Glimpses of Hope in Japan

One nuclear plant is now stabilized—and, miraculously, a woman and her grandson were found alive after nine days in the rubble. Lennox Samuels reports on the country’s small successes.

03.20.11 9:29 AM ET

One nuclear plant is now stabilized—and, miraculously, a woman and her grandson were found alive after nine days in the rubble. Lennox Samuels reports on the country’s small successes. Plus, nuclear plant workers reveal the chaos after the quake hit.

As Japan’s nuclear crisis moved into its second full week, weary citizens awoke Sunday to a mixture of mostly encouraging news as well as a potentially significant setback in efforts to prevent a catastrophe at the Fukushima Daiichi power plant. Authorities connected two reactors to outside power sources and were poised to do the same for the remaining four; ended water-spraying operations at two of the most at-risk reactors, with utility officials announcing a drop in radiation levels around the compound; and said radioactive material found in some tap water, food and milk would not affect people’s health.

But by the afternoon, the Nuclear and Industrial Safety Agency was saying temperatures at the No. 3 reactor—site of an earlier explosion and one of the units that have been most difficult to repair from damage caused by the March 11 earthquake and tsunami—had begun to rise again and that instead of trying to address the problem through the unit’s suppression pool, workers would open a vent to relieve pressure. An hour after making the announcement, however, officials said the action would be postponed because the pressure was stabilizing and the situation was not urgent. If carried out, the move would cause a 100-fold spike in the level of radioactive iodide around the reactor. “It does not necessitate an immediate release at the moment,” said Cabinet Chief Secretary Yukio Edano, adding that while authorities are preparing to take action, they were only observing the situation for the time being.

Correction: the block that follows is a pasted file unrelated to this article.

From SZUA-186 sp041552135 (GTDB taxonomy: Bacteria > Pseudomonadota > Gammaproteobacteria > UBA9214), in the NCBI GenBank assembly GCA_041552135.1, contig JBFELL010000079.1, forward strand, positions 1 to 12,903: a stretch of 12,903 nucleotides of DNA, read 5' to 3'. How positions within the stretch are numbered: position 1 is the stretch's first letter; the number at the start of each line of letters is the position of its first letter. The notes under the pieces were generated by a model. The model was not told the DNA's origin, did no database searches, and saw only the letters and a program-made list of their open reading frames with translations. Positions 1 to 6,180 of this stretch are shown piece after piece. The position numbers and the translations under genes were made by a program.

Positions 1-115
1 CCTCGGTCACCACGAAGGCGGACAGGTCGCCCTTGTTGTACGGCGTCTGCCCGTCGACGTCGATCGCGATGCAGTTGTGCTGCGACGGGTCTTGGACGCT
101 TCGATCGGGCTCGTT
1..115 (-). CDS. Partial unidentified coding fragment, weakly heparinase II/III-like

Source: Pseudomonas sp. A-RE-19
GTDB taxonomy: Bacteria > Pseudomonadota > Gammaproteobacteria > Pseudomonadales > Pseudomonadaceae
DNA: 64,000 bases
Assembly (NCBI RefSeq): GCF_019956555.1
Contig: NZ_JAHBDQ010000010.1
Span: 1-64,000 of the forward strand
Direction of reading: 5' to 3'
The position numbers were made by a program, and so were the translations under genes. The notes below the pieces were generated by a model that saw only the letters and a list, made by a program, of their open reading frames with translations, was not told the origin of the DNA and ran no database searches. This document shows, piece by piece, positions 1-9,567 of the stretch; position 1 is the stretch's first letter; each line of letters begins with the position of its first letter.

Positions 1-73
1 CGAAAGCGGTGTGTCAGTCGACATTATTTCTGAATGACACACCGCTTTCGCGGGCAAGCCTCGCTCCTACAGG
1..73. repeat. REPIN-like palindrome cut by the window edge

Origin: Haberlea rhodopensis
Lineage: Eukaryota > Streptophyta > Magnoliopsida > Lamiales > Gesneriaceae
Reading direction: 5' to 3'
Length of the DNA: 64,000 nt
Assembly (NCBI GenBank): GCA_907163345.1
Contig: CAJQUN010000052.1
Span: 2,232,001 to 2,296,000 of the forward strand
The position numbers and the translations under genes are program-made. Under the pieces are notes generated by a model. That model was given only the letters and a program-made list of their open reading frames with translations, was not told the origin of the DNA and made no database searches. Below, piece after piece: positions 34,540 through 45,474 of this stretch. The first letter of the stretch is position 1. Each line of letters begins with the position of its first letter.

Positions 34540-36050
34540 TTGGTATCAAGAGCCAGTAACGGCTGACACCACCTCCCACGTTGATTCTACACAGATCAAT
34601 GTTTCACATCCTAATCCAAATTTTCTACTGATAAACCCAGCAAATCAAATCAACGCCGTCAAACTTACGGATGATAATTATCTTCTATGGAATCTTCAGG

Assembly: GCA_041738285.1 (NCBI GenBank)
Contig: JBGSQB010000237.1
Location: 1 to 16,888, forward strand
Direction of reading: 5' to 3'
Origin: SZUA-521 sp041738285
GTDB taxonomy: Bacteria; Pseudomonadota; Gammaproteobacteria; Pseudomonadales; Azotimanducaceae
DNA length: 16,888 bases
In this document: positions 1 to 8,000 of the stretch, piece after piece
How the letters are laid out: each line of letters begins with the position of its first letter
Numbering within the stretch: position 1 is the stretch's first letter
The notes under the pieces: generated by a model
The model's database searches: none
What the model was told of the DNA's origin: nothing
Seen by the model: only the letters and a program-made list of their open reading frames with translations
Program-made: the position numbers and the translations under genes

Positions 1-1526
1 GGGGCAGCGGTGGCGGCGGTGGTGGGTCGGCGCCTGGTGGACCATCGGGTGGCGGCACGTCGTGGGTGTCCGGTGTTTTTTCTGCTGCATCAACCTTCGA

Authorities announced the rescue of an 80-year-old woman and a 16-year-old boy from beneath rubble in hard-hit Miyagi Prefecture, nine days after the disaster began. The dramatic and welcome news came as the National Police Agency said that more than 20,000 people are now missing or dead, with 8,133 confirmed deaths—the worst fatality toll in Japan since World War II. The number of people seeking shelter continues to rise, with more than a quarter million flooding into 2,300 evacuation centers around the country. Edano said the central government is coordinating with local governments to handle the influx and hopes to soon develop a comprehensive logistical plan. The centers have been struggling with a lack of food, water and essential supplies. Edano also said the government has no plans to expand the evacuation zone from 30 kilometers, or 18.6 miles, around the Fukushima plant. The United States has established a danger radius of 80 kilometers, or 50 miles, around the plant.